To investigate whether snus use was associated with smoking initiation, we compared men who used snus before they started smoking to men who never used snus in relation to any lifetime smoking (ever versus never “regular” or “now and then” cigarette smokers). To address whether snus use was associated with smoking cessation, we compared men who used snus after they began smoking to men who never used snus in relation to smoking status at the time of interview (former versus current “regular” or “now and then” smokers).

Odds ratios (OR) and 95% confidence intervals (CI) were estimated with age adjusted logistic regression models and generalised estimating equations to account for clustering of twin pairs. Stratified analyses were performed to examine whether the associations for smoking cessation remained in subgroups of smokers (heavy versus light smokers; high versus low FTND scores).

Table 1 presents the distributions of tobacco use. Of the 14 932 males that participated in SALT, 14 424 (96.6%) had tobacco use data and ages at initiation. Of these men, 9151 (63.5%) reported smoking during their lifetime. Of the smokers, 7880 (86.1%) reported that they smoke(d) “regularly”, 669 (7.3%) smoke(d) “now and then”, and 602 (6.6%) “smoke(d) at parties”. The prevalence of current smoking status was highest for “now and then” smokers (39.2%) as compared with “regular” smokers (34.0%) and “party” smokers (23.1%). The prevalence of any lifetime snus use in SALT was 28.5% (n  =  4119), the majority of whom used snus regularly (n  =  3704, (89.9%)).

Table 1

 Distributions of cigarette smoking and snus use among males in the Swedish Twin Registry

“Regular” and “now and then” snus use were inversely associated with smoking initiation (table 2). Only 4.1% of men who ever smoked used snus “regularly” before they started smoking, while 18.5% of non-smokers had used snus “regularly”. The odds ratio (OR) for “regular” snus use and ever smoking status was 0.2 (95% confidence interval (CI) 0.2 to 0.3). Despite smaller sample sizes, a similar pattern was observed for men who reported they used snus “now and then”. Only 0.5% of men who ever smoked used snus “now and then” before they started smoking, while 1.1% of never smokers reported that they used snus “now and then”. “Now and then” snus use was also inversely associated with ever smoking status (OR 0.5, 95% CI 0.3 to 0.7), suggesting that men who used snus “regularly” or “now and then” before they began smoking were less likely to ever smoke.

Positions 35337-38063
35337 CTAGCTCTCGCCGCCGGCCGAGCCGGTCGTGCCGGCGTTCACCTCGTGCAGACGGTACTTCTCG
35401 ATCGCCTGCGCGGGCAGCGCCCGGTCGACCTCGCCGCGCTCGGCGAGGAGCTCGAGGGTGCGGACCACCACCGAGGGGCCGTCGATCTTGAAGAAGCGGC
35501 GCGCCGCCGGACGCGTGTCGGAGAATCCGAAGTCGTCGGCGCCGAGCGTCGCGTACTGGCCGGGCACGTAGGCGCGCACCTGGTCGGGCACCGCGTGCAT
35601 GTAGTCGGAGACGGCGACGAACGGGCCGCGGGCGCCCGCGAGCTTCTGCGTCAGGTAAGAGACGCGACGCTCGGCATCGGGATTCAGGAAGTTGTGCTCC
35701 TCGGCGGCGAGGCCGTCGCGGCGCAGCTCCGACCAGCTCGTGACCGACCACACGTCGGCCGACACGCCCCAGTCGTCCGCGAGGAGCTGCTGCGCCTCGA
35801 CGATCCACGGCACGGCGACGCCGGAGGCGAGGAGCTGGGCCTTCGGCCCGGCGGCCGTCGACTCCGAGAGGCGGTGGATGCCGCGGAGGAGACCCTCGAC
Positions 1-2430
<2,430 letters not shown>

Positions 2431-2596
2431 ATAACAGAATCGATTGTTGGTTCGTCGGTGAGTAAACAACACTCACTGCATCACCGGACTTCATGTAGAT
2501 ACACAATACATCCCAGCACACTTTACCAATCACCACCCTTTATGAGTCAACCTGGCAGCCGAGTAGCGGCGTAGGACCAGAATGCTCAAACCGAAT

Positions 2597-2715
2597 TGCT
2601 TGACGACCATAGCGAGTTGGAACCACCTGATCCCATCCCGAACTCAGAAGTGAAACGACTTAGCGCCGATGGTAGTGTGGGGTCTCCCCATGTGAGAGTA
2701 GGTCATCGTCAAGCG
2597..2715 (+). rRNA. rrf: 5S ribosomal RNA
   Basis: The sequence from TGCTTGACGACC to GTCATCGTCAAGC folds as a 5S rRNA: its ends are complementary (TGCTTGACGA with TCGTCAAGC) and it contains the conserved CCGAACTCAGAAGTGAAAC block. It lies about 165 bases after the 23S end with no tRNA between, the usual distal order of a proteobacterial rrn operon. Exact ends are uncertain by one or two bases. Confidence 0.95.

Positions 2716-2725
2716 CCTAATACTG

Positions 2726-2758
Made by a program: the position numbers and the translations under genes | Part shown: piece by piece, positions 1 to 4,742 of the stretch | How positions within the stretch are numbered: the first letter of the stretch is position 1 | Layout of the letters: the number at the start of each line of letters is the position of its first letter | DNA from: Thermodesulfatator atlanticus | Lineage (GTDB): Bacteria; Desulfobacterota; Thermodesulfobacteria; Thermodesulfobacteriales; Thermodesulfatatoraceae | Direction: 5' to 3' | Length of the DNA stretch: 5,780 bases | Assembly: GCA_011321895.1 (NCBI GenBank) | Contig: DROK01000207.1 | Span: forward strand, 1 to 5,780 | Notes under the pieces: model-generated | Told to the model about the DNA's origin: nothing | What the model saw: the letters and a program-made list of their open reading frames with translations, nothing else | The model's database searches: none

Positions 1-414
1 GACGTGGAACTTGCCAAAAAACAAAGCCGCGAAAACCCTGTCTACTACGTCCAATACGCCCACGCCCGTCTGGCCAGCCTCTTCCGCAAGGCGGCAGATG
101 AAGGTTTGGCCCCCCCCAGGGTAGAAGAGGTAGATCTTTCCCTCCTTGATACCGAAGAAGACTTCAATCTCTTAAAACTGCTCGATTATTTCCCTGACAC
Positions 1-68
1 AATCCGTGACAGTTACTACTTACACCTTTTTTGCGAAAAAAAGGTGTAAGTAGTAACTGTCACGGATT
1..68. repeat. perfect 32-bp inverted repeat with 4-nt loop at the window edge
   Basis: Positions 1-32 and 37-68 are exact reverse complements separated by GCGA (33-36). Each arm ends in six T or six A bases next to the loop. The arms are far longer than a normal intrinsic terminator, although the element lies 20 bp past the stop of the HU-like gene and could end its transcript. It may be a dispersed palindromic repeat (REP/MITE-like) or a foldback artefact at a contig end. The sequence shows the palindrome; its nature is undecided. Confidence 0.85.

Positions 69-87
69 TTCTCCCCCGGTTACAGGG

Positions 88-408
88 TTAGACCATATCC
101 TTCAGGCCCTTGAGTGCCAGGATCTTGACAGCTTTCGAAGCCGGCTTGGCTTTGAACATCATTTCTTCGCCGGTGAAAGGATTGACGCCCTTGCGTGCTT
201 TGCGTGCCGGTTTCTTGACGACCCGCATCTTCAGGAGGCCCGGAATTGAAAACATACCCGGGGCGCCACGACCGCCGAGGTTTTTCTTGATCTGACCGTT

Table 2

 Age adjusted odds ratios (OR) (95% confidence intervals (CI)) for “regular” and “now and then” snus use in relation to any lifetime cigarette smoking among males in the Swedish Twin Registry

“Regular” snus use was associated with smoking cessation among “regular” and “now and then” smokers (table 3). The proportion of former smokers who used snus “regularly” (34.6%) was higher than the proportion of current smokers who used snus regularly (13.7%). The OR for “regular” snus use and former smoking status was 3.7 (95% CI 3.3 to 4.2), indicating that men who used snus “regularly” were over three times more likely to be former smokers than current smokers. No association was observed between “now and then” snus use and smoking cessation (OR 1.1, 95% CI 0.9 to 1.4). Thus, it appears that only “regular” snus use has an impact on smoking cessation.

Table 3

 Age adjusted OR (95% CI) for smoking cessation (former versus current smokers) by snus use among males in the Swedish Twin Registry

DISCUSSION